3. In the U.S., Aquafina uses an equally innovative method to save water during its packaging process. By feeding the pre-forms of bottles directly onto a blow molder, we are able to produce a sanitary bottle and fill it directly, eliminating the need to rinse the bottles with water.
  4. In the UK, the PepsiCo Walkers' business has already reduced its water usage at its largest potato chip facility by 42 percent. Potatoes naturally contain a lot of water, and PepsiCo is working to capture that moisture and use it to make the UK facilities essentially self-sufficient in water.
  5. Agriculture uses 70 percent of the world's water. That's why in key markets, we're sharing conservation techniques with our local farmers. These efforts have cut the water usage required to grow potatoes for Lay's potato chips in China by more than half.

View details and our progress

Water

  1. In India, PepsiCo's manufacturing team has reduced water usage by more than 45 percent since 2005, conserving more than three billion liters of water and, in 2009, achieving a positive water balance–that is, giving back more water than our facilities consumed.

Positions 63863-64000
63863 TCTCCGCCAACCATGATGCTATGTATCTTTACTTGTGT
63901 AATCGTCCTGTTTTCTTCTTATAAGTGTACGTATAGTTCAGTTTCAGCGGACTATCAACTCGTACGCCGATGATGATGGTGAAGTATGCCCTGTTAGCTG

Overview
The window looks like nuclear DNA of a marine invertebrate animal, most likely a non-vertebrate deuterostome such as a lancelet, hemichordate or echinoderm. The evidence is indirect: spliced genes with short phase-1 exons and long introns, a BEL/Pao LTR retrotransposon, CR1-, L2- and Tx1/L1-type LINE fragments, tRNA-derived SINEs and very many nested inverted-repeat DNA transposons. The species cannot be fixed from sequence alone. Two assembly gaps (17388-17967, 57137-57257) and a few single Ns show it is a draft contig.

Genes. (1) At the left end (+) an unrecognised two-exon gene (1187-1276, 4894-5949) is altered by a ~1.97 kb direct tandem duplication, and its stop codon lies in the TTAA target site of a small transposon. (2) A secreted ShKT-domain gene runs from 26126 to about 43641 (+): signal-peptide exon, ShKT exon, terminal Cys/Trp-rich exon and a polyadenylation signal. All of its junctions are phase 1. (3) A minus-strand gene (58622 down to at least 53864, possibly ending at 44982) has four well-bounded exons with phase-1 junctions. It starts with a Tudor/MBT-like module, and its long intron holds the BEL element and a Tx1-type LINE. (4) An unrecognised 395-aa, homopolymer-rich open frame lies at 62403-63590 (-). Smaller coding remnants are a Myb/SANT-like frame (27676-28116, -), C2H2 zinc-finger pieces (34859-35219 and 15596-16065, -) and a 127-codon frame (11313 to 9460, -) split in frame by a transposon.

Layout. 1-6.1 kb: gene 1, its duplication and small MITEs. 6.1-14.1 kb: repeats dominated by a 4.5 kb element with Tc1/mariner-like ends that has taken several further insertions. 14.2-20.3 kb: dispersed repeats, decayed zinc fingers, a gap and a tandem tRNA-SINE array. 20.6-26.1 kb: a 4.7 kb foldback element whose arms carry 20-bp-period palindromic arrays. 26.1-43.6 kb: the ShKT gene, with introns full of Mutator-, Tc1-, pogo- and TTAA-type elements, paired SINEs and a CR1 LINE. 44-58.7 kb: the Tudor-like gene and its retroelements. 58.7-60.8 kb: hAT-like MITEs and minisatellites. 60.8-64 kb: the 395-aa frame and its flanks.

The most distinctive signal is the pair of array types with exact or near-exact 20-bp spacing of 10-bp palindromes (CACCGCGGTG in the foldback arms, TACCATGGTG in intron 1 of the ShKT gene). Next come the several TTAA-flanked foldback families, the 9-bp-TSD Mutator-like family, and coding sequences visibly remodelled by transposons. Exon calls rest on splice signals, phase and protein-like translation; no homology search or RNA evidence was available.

2. One of our most successful initiatives has been our work with farmers to reduce the amount of water used in rice cultivation in India. We introduced a new technology called "direct seeding." Rather than growing the seedlings in a nursery, plant them, then flood their fields, we are advocating direct seeding, which allows the seed to be planted directly into the ground, bypassing the nursery. This also removes the need for flood irrigation, and saves as much as 30 percent of the water needed. In 2009, direct seeding was extended to more than 6,500 acres of land, saving more than 5 billion liters of water.
  3. In Australia, the PepsiCo Smith's snacks manufacturing facility commissioned its first process wastewater reuse system, which dramatically reduced stress on local water resources as the country faced one of the worst droughts in history.
  4. In China, we're teaching our farmers to grow potatoes and other cash crops in desert conditions. Our farmers are replacing traditional flood irrigation with pivot and drip irrigation. In drip irrigation, small holes in pipes literally 'drip' water on the field, reducing water usage by up to 50 percent.
  5. In Casa Grande, Arizona, PepsiCo equipped its Frito-Lay facility with a state-of-the-art water filtration and purification system to recycle and reuse approximately 80 percent of the process water used in production. For 10 consecutive years, PepsiCo has significantly reduced the amount of water used to make our Frito-Lay products in North America.
  6. The Gatorade Mexico plant's rainwater harvesting system collected 640,000 liters of water in 2009. This has helped recharge the underground aquifer, which is being depleted as Mexico City's population continues to grow.

View details and our progress

Water

  1. Since 2005, the PepsiCo Foundation has committed more than $15 million to initiatives that provide access to safe water and sanitation to communities in developing countries.